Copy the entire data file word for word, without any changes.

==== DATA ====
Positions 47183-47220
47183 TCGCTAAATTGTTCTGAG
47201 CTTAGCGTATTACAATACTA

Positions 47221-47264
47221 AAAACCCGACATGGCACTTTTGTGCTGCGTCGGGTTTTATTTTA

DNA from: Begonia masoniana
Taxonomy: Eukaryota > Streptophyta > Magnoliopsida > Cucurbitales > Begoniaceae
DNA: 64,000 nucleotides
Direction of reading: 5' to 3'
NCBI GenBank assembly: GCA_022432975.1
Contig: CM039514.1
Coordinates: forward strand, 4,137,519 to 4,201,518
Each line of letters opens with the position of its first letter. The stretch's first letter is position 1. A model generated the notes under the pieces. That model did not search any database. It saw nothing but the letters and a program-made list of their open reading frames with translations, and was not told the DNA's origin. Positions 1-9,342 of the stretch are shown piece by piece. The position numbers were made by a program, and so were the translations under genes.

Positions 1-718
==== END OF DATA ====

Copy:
Positions 47183-47220
47183 TCGCTAAATTGTTCTGAG
47201 CTTAGCGTATTACAATACTA

Positions 47221-47264
47221 AAAACCCGACATGGCACTTTTGTGCTGCGTCGGGTTTTATTTTA

DNA from: Begonia masoniana
Taxonomy: Eukaryota > Streptophyta > Magnoliopsida > Cucurbitales > Begoniaceae
DNA: 64,000 nucleotides
Direction of reading: 5' to 3'
NCBI GenBank assembly: GCA_022432975.1
Contig: CM039514.1
Coordinates: forward strand, 4,137,519 to 4,201,518
Each line of letters opens with the position of its first letter. The stretch's first letter is position 1. A model generated the notes under the pieces. That model did not search any database. It saw nothing but the letters and a program-made list of their open reading frames with translations, and was not told the DNA's origin. Positions 1-9,342 of the stretch are shown piece by piece. The position numbers were made by a program, and so were the translations under genes.

Positions 1-718